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I tried - for the first time - to control a socket by such a low level way
Walking through tutorial, I faced these lines :

byte[] byTrue = new byte [4] {1, 0, 0, 0};
byte[] byOut = new byte [4] {1, 0, 0, 0};

_Socket.IOControl(IOControlCode.ReceiveAll, byTrue, byOut);  

I referred to the MSDN documentation, but it's really very ambiguous.

Question:

What are these 2 bytes' arrays? What are they used in?
The documentation says OPTIONS - what options?

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The byte array arguments to Socket.IOControl() are specific to the IOControlCode that is specified as the first argument.

The first array is for input data, the second array is for output data.

To find more information about the specific layout for these arrays, it is helpful to start by looking at the enumeration, which lists all the possible operations for you. From there, you should cross reference with the documentation listed for the C-operable functions that Socket.IOControl() wraps. These are WSAIoctl() and ioctlsocket().

IOControlCode Enumeration @ MSDN

WSAIoctl() function @ MSDN
ioctlsocket() function @ MSDN

Per the documentation for IOControlCode.ReceiveAll:

Enable receiving all IPv4 packets on the network. The socket must have address family InterNetwork, the socket type must be Raw, and the protocol type must be IP. The current user must belong to the Administrators group on the local computer, and the socket must be bound to a specific port. This control code is supported on Windows 2000 and later operating systems. This value is equal to the Winsock 2 SIO_RCVALL constant.

Cross referencing SIO_RCVALL, we find it has an entry in the winsock documentation.

SIO_RCVALL control code @ MSDN

Reading through this entry, it mentions that the input buffer is required to select a mode of operation, with minimum size corresponding to a RCVALL_VALUE. In your statement you are passing the value 1 in the input argument array. We can check header files to see what this should mean.

You should double check this with C header files at hand, but the interface-compatible copy for wine (windows emulator) says the value for mode RCVALL_ON is 1. The .NET method should wrap the details of managing array size for you, so the code snippet you encountered is trying to enable RCVALL_ON for the socket.

Here is the link to the C header file at winehq.org: mstcpip.h at winehq.org

If you've installed C/C++ support for visual studio, you may be able to locate mstcpip.h and winsock2.h locally at a path similar to the following:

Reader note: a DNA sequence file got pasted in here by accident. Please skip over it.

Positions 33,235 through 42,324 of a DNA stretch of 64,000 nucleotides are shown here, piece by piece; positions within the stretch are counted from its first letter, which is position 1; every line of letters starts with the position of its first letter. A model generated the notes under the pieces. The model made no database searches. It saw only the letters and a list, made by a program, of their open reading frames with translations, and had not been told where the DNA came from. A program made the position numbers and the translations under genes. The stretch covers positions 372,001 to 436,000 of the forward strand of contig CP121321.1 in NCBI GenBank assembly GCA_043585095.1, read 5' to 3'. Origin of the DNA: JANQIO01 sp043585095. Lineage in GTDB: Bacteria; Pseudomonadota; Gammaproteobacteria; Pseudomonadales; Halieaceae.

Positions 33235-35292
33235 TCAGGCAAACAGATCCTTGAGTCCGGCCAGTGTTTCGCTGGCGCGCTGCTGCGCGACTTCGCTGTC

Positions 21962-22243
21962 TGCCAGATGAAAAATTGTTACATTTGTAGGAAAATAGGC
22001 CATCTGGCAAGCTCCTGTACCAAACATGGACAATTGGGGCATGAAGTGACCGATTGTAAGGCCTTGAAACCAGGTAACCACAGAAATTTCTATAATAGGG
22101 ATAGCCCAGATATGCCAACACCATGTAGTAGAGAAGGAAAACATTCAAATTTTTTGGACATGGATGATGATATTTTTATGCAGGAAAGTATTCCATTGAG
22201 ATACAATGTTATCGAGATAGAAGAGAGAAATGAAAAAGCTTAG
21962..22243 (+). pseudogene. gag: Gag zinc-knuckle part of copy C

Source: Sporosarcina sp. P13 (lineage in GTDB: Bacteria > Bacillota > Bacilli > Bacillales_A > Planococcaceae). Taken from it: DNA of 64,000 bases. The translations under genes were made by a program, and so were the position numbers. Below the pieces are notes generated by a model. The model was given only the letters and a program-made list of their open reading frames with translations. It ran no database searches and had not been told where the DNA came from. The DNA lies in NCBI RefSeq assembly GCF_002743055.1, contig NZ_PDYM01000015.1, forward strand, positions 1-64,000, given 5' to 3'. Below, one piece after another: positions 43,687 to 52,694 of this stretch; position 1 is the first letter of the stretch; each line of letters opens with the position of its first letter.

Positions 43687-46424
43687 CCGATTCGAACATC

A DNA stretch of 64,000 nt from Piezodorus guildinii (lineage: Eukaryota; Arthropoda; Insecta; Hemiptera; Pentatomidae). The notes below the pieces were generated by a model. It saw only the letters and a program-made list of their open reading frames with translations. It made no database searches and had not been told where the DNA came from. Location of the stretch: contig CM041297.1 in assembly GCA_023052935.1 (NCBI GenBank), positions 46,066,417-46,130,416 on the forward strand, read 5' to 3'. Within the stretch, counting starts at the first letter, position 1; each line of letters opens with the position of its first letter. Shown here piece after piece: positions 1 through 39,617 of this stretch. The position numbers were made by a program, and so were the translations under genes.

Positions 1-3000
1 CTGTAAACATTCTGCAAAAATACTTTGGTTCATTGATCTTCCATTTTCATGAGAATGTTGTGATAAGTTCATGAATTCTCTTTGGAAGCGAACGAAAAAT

C:\Program Files (x86)\Microsoft SDKs\Windows\v7.0A\Include\

My copy says:

//
// Values for use with SIO_RCVALL* options
//
typedef enum {
    RCVALL_OFF             = 0,
    RCVALL_ON              = 1,
    RCVALL_SOCKETLEVELONLY = 2,
    RCVALL_IPLEVEL         = 3,
} RCVALL_VALUE, *PRCVALL_VALUE;

I couldn't find any documentation that specifically says what size byte array should be used to pass a RCVALL_VALUE, but if you look at the the samples for IOControl(), they use BitConverter.GetBytes(0) for default parameters which would have a size of 4 bytes (corresponding to a .NET int) and matches your example. This is large enough to fit a RCVALL_VALUE in C operation as well.

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  • Thanks for your detailed useful comment, but what about "byOut" array ? – Ahmed Ghoneim Feb 25 '12 at 2:19
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    The parameter slot specified with byOut is to receive data back from the IOControl feature selected. In the case of SIO_RCVALL, no special return data is expected (see the notes for lpvOutBuffer on the SIO_RCVALL link). You may be able to pass an empty array or possibly even null. – meklarian Feb 25 '12 at 2:24
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The first array should contain the byte you will write - the data will be sent- The second array will contain the output data when receive operation is done. So according to IOControlCode operation you will set one the two parameters to null.

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